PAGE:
Let’s start with Big Brother: Vino Nobile di Montepulciano is a legendary and super serious wine that will never knock you out with muscle and power. It always has finesse and elegance, and while the core of the aromas is very Sangiovese-heavy (red cherries, licorice, herbs), Vino Nobile always has, to me, a black tea quality that keeps me coming back for more. Sometimes it comes across with a wee hint of orange rind like a good Rioja does as well. Twenty years ago, Vino Nobile was suffering from poor winemaking and a push toward quantity, but in the last ten years, the region has undergone a transformation as it focuses on quality in its own style and personality.

The Little Brother, Rosso di Montepulciano, is always a steal. Just to remind you: the same vineyards, the same vines, the same terroir. Younger vines and their fruit exhibit a style of more immediate consumption and less age-worthiness. Rosso di Montepulciano is the ultimate pizza and red-sauce pasta wine.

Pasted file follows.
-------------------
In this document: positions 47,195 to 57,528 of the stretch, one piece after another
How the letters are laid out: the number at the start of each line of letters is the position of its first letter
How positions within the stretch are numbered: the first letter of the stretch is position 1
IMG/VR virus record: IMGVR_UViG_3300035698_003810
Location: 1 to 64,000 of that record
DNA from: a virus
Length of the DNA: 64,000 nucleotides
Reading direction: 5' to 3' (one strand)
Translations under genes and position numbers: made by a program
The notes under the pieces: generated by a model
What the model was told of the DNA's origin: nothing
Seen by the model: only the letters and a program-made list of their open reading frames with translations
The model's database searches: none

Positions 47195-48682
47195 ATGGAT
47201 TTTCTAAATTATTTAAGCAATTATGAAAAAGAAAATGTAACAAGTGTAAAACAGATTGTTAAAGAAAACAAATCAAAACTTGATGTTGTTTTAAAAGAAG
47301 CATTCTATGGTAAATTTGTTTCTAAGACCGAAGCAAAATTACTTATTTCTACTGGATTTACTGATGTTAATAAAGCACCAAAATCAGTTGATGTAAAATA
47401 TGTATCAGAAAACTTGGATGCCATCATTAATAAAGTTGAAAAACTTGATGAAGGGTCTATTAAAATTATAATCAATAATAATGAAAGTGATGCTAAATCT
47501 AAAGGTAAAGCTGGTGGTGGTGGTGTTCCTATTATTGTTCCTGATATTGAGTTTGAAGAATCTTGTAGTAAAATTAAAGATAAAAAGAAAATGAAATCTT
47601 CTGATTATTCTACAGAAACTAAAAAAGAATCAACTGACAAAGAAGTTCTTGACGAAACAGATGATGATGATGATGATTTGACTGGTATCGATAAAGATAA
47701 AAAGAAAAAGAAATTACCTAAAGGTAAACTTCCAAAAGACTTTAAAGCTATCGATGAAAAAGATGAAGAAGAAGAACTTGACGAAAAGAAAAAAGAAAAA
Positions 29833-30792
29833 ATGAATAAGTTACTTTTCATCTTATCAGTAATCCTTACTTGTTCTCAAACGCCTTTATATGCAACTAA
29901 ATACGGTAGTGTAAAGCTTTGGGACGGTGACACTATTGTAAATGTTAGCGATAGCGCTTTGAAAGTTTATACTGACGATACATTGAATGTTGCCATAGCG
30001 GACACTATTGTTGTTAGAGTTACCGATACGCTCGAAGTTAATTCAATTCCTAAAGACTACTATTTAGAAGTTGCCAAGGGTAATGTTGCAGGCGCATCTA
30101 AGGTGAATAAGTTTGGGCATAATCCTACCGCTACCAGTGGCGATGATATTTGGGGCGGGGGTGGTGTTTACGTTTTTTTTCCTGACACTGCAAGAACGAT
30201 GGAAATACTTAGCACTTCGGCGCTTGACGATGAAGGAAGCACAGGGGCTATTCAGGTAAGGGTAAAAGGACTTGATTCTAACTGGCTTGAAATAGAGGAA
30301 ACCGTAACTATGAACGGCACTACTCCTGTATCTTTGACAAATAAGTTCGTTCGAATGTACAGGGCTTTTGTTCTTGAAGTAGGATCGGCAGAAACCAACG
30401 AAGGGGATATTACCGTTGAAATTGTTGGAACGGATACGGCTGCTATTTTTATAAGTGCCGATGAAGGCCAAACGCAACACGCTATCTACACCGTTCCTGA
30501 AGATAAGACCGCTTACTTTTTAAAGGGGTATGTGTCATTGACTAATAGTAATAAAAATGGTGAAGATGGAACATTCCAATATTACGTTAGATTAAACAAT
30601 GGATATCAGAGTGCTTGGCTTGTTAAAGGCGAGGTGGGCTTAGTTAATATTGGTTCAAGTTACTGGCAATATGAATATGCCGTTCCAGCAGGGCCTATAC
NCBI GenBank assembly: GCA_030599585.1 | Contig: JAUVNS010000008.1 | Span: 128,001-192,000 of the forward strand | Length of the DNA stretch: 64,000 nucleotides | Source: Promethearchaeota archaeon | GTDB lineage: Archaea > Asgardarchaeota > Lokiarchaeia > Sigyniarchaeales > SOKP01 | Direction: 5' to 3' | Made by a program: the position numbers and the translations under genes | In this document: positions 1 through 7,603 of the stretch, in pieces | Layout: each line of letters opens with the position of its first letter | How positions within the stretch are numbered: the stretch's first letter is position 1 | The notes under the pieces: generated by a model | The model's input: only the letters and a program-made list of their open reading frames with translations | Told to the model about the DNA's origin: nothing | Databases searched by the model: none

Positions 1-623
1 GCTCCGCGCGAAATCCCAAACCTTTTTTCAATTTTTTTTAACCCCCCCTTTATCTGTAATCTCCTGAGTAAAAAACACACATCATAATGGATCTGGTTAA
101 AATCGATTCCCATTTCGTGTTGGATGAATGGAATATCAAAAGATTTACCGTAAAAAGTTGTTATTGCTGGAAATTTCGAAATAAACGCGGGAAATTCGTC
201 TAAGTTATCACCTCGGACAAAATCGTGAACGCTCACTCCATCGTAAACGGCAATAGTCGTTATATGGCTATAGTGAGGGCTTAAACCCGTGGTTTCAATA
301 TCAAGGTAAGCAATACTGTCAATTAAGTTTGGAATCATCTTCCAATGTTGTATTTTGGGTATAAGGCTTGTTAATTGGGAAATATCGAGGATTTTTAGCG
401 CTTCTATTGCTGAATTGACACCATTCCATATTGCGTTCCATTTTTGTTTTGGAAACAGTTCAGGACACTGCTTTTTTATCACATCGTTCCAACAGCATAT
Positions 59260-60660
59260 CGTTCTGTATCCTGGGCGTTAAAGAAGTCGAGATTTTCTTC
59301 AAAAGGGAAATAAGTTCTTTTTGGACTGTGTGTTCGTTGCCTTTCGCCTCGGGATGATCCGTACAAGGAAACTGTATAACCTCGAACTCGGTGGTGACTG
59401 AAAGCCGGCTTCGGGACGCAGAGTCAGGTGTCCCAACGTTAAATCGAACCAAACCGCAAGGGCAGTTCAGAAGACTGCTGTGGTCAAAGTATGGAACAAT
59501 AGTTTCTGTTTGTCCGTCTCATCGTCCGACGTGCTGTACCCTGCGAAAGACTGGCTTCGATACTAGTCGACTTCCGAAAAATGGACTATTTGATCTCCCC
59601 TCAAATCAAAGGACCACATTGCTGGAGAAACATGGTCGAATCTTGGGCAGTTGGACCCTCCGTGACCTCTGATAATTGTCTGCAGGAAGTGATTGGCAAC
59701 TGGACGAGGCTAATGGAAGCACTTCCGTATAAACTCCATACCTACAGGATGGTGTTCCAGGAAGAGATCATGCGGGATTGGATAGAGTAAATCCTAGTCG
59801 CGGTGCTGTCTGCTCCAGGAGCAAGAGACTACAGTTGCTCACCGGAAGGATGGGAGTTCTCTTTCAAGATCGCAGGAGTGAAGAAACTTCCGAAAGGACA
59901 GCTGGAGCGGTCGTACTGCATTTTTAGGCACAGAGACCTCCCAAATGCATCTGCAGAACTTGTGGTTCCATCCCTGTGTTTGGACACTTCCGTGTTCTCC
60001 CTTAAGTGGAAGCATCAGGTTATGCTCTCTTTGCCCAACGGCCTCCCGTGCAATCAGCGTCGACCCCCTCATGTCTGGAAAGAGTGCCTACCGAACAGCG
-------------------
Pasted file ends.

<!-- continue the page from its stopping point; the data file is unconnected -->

Sidenote: here’s the BEST and most SIMPLE red sauce recipe EVER to put on your pasta!

Easy to memorize, quick to prepare. It’s the legendary recipe of Marcella Hazan.

Quantities are for sauce to go with one pound of pasta.

One 28-ounce can of whole peeled San Marzano tomatoes
5 tablespoons butter
1 onion, peeled and cut in half
Salt

Combine everything into a sauce pan, set to medium until simmering (then lower heat).

Occasionally stir and break up the tomatoes into a sauce. Add some salt as you wish.

After 45 minutes, remove and discard the onion.

Done!

Trust me on this. Don’t complicate your sauce. Add this to high quality (dried or fresh) pasta, and you’ll never turn back.

https://www.thekitchn.com/marcella-hazans-amazing-4ingre-144538

https://cooking.nytimes.com/recipes/1015178-marcella-hazans-tomato-sauce

About this producer: Poliziano

From the importer’s website: